Centred on Learning: Academic Case Studies on Learning Centre Development

1st Edition

Edward Oyston

Routledge
Published December 11, 2018
Reference - 266 Pages
ISBN 9781138723405 - CAT# Y325825
Series: Routledge Revivals

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Summary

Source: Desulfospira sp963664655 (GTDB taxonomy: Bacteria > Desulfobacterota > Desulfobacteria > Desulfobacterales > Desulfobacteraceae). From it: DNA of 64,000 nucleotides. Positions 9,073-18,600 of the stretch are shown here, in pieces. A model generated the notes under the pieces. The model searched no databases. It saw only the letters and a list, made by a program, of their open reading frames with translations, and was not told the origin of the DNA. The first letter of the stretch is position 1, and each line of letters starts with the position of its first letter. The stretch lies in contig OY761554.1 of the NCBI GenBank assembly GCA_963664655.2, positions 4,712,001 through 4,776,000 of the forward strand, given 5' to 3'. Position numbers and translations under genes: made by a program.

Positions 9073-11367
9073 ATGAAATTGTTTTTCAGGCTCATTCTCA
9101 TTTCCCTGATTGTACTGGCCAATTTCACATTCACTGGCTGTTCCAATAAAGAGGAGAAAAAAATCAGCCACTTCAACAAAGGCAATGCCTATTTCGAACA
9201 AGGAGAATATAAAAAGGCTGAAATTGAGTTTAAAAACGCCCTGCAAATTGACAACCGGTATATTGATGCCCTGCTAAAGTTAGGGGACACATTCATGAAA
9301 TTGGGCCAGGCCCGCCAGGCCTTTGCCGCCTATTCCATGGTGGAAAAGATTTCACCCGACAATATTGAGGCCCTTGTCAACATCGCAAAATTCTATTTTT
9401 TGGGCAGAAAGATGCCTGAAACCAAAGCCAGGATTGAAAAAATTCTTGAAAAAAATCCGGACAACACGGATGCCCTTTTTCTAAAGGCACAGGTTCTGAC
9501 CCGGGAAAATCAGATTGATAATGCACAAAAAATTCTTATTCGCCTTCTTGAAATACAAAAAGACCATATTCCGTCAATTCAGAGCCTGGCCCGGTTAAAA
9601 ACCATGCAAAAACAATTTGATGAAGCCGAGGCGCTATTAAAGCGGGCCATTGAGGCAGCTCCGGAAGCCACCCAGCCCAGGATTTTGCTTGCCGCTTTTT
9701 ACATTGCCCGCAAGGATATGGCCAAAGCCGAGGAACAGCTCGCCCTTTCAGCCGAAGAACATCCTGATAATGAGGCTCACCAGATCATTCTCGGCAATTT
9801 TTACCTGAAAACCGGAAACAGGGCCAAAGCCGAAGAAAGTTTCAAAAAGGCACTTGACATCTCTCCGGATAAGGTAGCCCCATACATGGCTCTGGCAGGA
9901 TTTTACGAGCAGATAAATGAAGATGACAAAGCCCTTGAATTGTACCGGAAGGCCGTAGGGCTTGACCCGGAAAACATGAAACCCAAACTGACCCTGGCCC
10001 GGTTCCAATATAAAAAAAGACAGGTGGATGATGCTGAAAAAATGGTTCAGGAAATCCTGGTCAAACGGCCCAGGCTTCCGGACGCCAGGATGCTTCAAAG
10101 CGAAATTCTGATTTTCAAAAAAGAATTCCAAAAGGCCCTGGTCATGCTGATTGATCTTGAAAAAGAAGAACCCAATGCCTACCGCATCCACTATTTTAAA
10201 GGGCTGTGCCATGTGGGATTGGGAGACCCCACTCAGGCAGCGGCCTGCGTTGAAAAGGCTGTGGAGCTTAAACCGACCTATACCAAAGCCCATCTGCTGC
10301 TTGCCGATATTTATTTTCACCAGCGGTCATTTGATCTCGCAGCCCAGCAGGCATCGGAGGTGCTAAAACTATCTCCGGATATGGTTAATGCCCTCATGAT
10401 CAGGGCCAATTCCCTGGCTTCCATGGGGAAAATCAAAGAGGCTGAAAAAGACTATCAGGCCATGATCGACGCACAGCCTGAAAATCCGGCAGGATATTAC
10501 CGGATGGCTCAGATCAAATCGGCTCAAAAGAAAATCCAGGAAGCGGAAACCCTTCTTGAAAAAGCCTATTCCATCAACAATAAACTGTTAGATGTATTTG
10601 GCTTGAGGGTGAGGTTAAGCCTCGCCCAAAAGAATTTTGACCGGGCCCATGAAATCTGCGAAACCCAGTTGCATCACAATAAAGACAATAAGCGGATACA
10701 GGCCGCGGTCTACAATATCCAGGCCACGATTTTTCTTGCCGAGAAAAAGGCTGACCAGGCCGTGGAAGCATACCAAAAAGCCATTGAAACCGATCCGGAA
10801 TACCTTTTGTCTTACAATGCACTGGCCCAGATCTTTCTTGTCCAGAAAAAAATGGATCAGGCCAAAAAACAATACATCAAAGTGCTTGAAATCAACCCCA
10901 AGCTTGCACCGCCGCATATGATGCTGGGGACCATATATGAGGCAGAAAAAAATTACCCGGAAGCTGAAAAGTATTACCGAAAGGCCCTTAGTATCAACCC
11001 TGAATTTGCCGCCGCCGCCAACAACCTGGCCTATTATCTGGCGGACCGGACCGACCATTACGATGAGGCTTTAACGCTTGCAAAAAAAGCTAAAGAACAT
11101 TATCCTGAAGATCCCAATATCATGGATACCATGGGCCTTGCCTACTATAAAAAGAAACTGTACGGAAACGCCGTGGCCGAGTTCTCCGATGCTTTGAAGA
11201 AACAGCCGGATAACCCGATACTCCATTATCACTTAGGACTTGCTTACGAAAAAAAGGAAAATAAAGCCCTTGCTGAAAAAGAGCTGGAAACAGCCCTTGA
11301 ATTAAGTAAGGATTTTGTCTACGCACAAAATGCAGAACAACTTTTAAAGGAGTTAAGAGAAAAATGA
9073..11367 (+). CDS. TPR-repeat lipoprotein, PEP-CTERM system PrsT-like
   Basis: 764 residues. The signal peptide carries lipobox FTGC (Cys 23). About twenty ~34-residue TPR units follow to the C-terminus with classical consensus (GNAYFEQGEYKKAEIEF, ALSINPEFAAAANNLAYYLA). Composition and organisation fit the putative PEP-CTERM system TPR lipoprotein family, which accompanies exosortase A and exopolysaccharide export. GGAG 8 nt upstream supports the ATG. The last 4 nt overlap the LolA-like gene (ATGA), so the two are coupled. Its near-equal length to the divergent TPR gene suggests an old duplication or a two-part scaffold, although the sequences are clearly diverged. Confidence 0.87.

Thie title was first published in 2003. Computer technology and changing student needs have prompted universities to develop modern learning centres offering both virtual and physical learning space fit for all types of study and research. This book demonstrates with detailed case studies how the learning centre model has been introduced at four UK universities with different constraints and priorities: Sheffield Hallam, Leeds Metropolitan, Aberdeen and Lincoln. The authors start by outlining the national higher education context and other internal and external drivers for change, then explaining how these shaped their particular centre's development as they underwent radical change in role, organization, range and nature of service provision - particularly the use of IT in learning and teaching support. Highlighting the differences between the institutions, authors from the four learning centres analyse the implications of changes for staff - in terms of working practices, interdisciplinary skills and internal culture - and how problems were managed. They go on to describe how the needs of all types of students were considered and to what extent, from both student and staff perspectives, they were satisfied. A whole chapter is dedicated to the process of building new partnerships with academic staff and other university service providers - essential for operational convergence and integrated service provision. The following chapter focuses on the development of the physical environment and how the building itself is adapted to modern teaching and learning models. The book ends by outlining the evaluation process and suggested next steps for further improvement. Appendices include sample job descriptions and person specifications. Demands for greater efficiency and responsiveness to student needs have to be met in the context of institutional strategies and priorities. This book offers an insight into four universities' different experiences which will help those at the forefront of such.

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